A family from Long Buckby say they have been left devastated after their neighbour admitted drowning the pet dog bought as a gift for their late, disabled daughter.
Alan and Alison Boddington, who live on Watling Street, got border terrier Meg when she was an eight-week-old puppy as a gift for their seriously-ill daughter Lauren.
They say the ‘lovely-natured’ pet was one of their only abiding memories of Lauren after she died in 2008, aged just ten.
But on July 26 this year the family launched a search for seven-year-old Meg, after she was believed to have gone missing from their garden.
After three days of fruitless searching it emerged a neighbour two doors away had taken the pet and drowned her - for reasons that are still unclear.
The 52-year-old neighbour, Stephen Woodhouse, of Old Watling Street, Long Buckby, pleaded guilty to a charge under the Animal Welfare Act 2006 of causing unnecessary suffering to an animal, resulting in its death at Northampton Magistrates’ Court yesterday.
A Newton hearing will have to be held at Corby Magistrates’ Court on May 20 to determine the full facts of the case before he can be sentenced.
Mr Boddington said the family are struggling to come to terms with how a man they classed as a friend could drown Meg.
He said: “She was only a small dog, it’s not like she was a big loud thing that was causing a lot of noise. We never had one complaint off any of our other neighbours.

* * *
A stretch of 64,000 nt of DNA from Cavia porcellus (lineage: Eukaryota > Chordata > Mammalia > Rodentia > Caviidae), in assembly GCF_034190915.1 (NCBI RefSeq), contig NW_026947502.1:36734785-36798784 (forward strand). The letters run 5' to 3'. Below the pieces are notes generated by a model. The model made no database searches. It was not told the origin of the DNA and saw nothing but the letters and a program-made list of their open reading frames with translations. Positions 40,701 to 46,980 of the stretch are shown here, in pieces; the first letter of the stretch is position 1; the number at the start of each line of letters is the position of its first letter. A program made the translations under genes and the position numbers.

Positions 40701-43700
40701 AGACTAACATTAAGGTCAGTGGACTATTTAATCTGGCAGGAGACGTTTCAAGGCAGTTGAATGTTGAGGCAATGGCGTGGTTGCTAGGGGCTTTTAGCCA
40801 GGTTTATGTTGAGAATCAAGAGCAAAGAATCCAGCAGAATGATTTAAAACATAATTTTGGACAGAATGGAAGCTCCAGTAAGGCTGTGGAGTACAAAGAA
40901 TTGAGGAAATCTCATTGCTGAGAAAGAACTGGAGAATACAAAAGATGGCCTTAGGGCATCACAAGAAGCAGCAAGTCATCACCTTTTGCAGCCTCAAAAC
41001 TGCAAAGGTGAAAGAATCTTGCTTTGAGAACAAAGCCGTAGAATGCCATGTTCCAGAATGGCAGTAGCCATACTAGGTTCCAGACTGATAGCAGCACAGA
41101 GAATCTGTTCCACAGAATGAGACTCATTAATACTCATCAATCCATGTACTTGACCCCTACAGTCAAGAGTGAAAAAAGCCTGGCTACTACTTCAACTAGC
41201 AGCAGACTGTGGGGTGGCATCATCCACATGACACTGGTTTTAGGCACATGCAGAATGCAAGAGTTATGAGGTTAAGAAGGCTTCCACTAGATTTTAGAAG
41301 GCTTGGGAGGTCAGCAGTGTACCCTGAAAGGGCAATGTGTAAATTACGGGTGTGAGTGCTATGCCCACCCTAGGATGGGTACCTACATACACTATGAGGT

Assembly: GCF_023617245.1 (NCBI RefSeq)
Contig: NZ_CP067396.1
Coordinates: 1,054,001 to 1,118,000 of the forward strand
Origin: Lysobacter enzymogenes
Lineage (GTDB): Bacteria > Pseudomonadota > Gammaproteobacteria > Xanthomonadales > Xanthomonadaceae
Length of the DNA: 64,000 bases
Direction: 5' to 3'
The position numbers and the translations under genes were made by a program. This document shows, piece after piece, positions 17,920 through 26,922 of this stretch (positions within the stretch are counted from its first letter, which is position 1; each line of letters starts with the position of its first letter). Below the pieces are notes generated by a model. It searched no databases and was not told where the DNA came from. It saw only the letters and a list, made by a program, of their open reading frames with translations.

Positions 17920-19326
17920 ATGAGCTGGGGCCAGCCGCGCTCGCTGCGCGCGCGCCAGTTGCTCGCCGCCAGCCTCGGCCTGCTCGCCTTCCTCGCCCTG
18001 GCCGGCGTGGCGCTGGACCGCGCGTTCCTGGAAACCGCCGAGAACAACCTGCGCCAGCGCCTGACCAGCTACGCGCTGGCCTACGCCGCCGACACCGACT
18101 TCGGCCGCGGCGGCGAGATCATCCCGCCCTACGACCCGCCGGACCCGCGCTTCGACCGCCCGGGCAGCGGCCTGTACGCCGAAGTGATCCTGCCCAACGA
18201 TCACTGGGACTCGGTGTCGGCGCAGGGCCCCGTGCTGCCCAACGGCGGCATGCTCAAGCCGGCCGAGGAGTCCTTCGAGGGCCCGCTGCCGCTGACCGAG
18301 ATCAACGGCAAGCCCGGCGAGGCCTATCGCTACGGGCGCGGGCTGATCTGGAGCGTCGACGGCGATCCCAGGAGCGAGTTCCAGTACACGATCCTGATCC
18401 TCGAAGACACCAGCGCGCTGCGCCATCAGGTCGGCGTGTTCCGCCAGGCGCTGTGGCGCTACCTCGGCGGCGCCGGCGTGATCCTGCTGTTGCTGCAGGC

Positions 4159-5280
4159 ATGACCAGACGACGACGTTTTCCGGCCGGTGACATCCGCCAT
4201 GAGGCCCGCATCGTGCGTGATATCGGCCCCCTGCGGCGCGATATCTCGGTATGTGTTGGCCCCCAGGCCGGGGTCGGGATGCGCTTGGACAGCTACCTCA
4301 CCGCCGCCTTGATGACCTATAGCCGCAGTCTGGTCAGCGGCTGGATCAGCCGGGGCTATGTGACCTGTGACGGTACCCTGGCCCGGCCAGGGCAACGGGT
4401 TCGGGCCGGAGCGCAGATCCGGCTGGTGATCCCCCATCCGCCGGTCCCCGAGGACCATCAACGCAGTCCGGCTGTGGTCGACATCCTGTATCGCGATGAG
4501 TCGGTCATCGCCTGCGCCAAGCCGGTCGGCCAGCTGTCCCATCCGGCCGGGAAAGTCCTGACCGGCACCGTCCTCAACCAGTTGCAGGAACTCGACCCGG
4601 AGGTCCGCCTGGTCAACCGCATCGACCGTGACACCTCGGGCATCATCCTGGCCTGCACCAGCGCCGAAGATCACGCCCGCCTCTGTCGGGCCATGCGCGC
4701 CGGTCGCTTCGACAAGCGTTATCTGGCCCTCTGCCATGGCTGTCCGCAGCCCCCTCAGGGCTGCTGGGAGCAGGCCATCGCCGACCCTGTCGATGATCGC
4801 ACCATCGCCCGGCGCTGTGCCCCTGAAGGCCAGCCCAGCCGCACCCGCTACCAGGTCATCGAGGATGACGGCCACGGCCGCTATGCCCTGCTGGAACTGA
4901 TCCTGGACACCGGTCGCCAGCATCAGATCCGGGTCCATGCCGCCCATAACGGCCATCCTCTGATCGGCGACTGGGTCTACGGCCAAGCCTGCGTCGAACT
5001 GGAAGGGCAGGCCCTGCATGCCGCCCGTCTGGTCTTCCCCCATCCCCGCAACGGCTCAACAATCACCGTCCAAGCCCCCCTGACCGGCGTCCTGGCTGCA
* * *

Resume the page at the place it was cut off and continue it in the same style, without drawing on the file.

“We would have thought he would have just come and spoken to us if he had a problem.”
Mrs Boddington, said she first realised Meg had gone missing because the pet had been out in the garden on a scorching July day, but had not come in for water in a long time.
Woodhouse had initially helped in the search, she said, before it emerged that he had in fact killed the dog through drowning.
Mum-of-two Mrs Boddington, 48, said the family are still coming to terms with losing Meg.
“She was one of the only memories we had left of our daughter Lauren.” She said. There is just something missing in the house now.”
Mr Boddington said, Meg was a source of comfort for Lauren, who had severe mobility issues.
He said: “Lauren couldn’t walk or talk - we trusted Meg one million per cent with her - if Lauren ever grabbed her, Meg never showed any aggression.
She had such a lovely nature.
“If Lauren was poorly, Meg would lay by her cot. She was just a very kind sweet-natured dog.”
Woodhouse can be seen leaving Northampton Magistrates Court yesterday, with short grey hair and a dark grey suit in the video.